Inferior frontal gyrus (triangular part) 45 −57 20 17 3.86 
    Inferior frontal sulcus 36 21 25 4.30 
    Ventral striatum – 26 −7 3.67 
    Inferior parietal lobule 40 51 −42 44 3.58 
 40 42 −56 45 4.02 
    Lingual gyrus 30 22 −47 3.81 
Context-specific > invariant learning       
    Posterior cingulate cortex 31 −20 −33 48 4.11 
    Superior occipital sulcus
 
19
 
R
 
34
 
−74
 
28
 
3.76
 
Region BA Hemisphere Talairach coordinates
 
  Z-score 

 

 

 
x
 
y
 
z
 

 
Invariant learning > context-specific       
    Inferior middle frontal gyrus 46 −40 30 24 3.66 
    Inferior frontal gyrus (opercular part) 45 40 28 19 3.50 
    Inferior frontal gyrus (triangular part) 45 −57 20 17 3.86 
    Inferior frontal sulcus 36 21 25 4.30 
    Ventral striatum – 26 −7 3.67 
    Inferior parietal lobule 40 51 −42 44 3.58 
 40 42 −56 45 4.02 
    Lingual gyrus 30 22 −47 3.81 
Context-specific > invariant learning       
    Posterior cingulate cortex 31 −20 −33 48 4.11 
    Superior occipital sulcus
 
19
 
R
 
34
 
−74
 
28
 
3.76
 

Regions activated in the direct contrasts between the context-specific and the invariant learning condition (from anterior to posterior), described in terms of Brodmann area (BA), hemisphere (L, left; R, right), Talairach coordinates (mm; transformed from the MNI-space) and peak Z-score. All regions pass the statistical threshold of P < 0.0005 (uncorrected). All trials were included in this analysis.

Table 2

fMRI activation foci: direct contrasts (correct trials)

Region BA Hemisphere Talairach coordinates
 
  Z-score 

 

 

 
x
 
y
 
z
 

 
Invariant learning > context-specific       
    Inferior middle frontal gyrus 46 −40 28 24 3.75 
    Inferior frontal gyrus (opercular part) 45 40 28 19 3.66 
    Inferior frontal gyrus (triangular part) 45 −55 26 19 3.88 
    Inferior frontal sulcus 36 21 25 4.22 
    Ventral striatum – 28 −5 3.83 
    Inferior parietal lobule 40 53 −41 44 3.45 
 40 −42 −45 41 3.77 
 40 40 −56 45 4.10 
    Lingual gyrus 30 22 −47 3.82 
Context-specific > invariant learning       
    Posterior cingulate cortex 31 −18 −35 46 4.06 
    Superior occipital sulcus
 
19
 
R
 
34
 
−74
 
28
 
3.70
 
Region BA Hemisphere Talairach coordinates
 
  Z-score 

 

 

 
x
 
y
 
z
 

 
Invariant learning > context-specific       
    Inferior middle frontal gyrus 46 −40 28 24 3.75 
    Inferior frontal gyrus (opercular part) 45 40 28 19 3.66 
    Inferior frontal gyrus (triangular part) 45 −55 26 19 3.88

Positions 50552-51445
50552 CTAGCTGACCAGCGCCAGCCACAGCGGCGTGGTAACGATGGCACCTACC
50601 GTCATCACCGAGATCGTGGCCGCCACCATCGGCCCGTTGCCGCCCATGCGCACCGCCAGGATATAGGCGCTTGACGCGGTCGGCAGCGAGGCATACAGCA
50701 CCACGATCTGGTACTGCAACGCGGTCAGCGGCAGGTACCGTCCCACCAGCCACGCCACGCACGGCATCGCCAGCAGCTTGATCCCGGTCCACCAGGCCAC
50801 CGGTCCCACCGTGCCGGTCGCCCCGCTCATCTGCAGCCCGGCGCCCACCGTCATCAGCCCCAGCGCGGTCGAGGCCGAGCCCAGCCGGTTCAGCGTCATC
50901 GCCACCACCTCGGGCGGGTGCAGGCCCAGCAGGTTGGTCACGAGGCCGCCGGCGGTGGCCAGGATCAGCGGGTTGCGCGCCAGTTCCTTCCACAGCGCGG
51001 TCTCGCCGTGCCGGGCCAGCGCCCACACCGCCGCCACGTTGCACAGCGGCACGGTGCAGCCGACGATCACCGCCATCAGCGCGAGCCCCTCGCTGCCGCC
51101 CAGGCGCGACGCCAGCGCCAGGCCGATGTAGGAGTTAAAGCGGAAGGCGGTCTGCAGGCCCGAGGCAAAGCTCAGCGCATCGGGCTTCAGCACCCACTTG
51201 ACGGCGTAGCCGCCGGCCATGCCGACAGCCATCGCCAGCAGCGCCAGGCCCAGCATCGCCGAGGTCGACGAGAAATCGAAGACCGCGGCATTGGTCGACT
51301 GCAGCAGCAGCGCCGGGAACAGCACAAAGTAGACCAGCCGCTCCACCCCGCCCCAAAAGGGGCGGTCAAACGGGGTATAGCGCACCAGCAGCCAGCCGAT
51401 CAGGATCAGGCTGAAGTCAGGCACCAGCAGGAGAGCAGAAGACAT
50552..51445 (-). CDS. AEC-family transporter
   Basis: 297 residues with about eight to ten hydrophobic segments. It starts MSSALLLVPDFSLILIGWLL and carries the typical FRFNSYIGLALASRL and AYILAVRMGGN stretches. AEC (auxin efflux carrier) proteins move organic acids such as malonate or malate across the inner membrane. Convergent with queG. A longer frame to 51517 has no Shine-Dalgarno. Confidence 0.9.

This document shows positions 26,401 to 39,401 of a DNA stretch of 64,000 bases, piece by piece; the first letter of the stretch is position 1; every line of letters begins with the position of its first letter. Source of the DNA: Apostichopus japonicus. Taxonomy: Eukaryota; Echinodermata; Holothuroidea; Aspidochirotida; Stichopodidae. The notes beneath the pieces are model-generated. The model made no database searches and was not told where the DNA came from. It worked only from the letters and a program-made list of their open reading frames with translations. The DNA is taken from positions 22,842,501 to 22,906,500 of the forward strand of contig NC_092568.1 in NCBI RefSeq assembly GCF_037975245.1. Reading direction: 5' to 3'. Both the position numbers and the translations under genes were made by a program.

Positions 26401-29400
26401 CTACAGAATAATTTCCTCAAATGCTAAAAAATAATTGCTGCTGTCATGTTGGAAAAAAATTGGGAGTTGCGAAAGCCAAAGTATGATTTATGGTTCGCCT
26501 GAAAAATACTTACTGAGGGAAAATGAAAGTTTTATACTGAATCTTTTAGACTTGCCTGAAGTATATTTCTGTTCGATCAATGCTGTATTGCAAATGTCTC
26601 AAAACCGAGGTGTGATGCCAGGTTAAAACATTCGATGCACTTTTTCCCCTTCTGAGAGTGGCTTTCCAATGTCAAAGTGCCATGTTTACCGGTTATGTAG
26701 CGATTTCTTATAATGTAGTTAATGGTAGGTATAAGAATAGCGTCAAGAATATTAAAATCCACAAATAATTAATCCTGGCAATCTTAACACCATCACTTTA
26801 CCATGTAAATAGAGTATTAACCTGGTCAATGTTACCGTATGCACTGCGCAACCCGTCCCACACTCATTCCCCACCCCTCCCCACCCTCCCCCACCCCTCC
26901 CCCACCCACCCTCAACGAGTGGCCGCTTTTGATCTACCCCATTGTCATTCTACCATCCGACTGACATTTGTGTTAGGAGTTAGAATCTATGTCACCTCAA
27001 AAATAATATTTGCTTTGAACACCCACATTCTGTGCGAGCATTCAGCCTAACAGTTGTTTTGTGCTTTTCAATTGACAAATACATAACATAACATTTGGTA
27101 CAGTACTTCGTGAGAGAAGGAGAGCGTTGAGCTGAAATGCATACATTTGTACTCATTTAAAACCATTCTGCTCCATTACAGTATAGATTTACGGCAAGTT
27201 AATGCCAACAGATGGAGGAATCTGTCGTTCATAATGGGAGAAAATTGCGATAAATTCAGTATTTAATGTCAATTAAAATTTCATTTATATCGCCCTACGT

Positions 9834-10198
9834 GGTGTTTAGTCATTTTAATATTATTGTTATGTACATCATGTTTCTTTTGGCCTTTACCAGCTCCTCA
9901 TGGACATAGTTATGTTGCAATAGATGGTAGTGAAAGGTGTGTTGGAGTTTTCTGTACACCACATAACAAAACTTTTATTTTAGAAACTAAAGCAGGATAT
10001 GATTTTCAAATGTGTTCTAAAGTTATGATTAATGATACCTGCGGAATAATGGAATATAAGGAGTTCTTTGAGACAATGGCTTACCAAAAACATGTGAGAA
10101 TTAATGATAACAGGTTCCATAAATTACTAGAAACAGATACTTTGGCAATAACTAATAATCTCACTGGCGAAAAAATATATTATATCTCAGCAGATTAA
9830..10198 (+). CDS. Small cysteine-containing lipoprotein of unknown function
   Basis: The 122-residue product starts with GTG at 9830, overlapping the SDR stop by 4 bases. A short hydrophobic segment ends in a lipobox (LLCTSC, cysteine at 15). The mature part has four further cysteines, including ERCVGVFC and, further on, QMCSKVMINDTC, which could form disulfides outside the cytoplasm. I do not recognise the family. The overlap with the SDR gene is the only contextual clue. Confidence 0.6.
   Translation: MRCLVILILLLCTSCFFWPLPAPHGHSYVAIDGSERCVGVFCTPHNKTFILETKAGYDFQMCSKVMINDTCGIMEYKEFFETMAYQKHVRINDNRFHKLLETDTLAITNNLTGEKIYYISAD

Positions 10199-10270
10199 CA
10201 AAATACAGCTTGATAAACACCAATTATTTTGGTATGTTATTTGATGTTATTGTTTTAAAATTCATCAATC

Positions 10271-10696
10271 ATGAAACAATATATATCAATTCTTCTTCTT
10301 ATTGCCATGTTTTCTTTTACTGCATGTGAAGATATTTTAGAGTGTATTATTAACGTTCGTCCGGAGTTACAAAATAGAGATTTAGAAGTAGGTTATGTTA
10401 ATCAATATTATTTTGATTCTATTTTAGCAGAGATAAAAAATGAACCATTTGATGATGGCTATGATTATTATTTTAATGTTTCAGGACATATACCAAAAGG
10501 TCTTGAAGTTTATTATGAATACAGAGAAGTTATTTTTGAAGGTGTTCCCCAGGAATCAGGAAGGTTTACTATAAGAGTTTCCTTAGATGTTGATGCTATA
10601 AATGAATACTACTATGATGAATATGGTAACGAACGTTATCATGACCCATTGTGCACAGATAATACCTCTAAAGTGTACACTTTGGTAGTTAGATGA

Inferior frontal sulcus 36 21 25 4.22 
    Ventral striatum – 28 −5 3.83 
    Inferior parietal lobule 40 53 −41 44 3.45 
 40 −42 −45 41 3.77 
 40 40 −56 45 4.10 
    Lingual gyrus 30 22 −47 3.82 
Context-specific > invariant learning       
    Posterior cingulate cortex 31 −18 −35 46 4.06 
    Superior occipital sulcus
 
19
 
R
 
34
 
−74
 
28
 
3.70
 

Regions activated in the direct contrasts between the context-specific and invariant learning condition. Only correct trials were included in this analysis (for further details, see Table 1 legend).

Imaging Results: Learning-Related Activity

In accordance with the behavioral analysis, we conducted a 2 × 2 ANOVA with the factors condition and time (BOLD activity for trials 1–8 and trials 9–16 of the experimental blocks, separately for both conditions) to get a first estimate of differential learning-related activation pattern in both conditions. This analysis was restricted to the hippocampus and to the activation foci found in the direct comparisons between conditions (see Materials and Methods). A subset of the regions showing a main effect of condition in the direct comparisons also exhibited a significant condition × time interaction, including the triangular part of the left inferior frontal gyrus (−57, 20, 17; zmax = 1.75), the left posterior cingulate cortex (−16, −29, 46; zmax = 2.70), the right inferior parietal lobule (48, −46, 48; zmax = 3.12) and the right lingual gyrus (24, −47, 1; zmax = 2.48). Moreover, this analysis revealed a significant interaction between condition and time in the right (24, −8, −10; zmax = 2.70 / 38, −20, −14; zmax = 2.53) and left (−18, −10, −13; zmax = 3.41 / − 26, −18, −16; zmax = 4.46) hippocampus.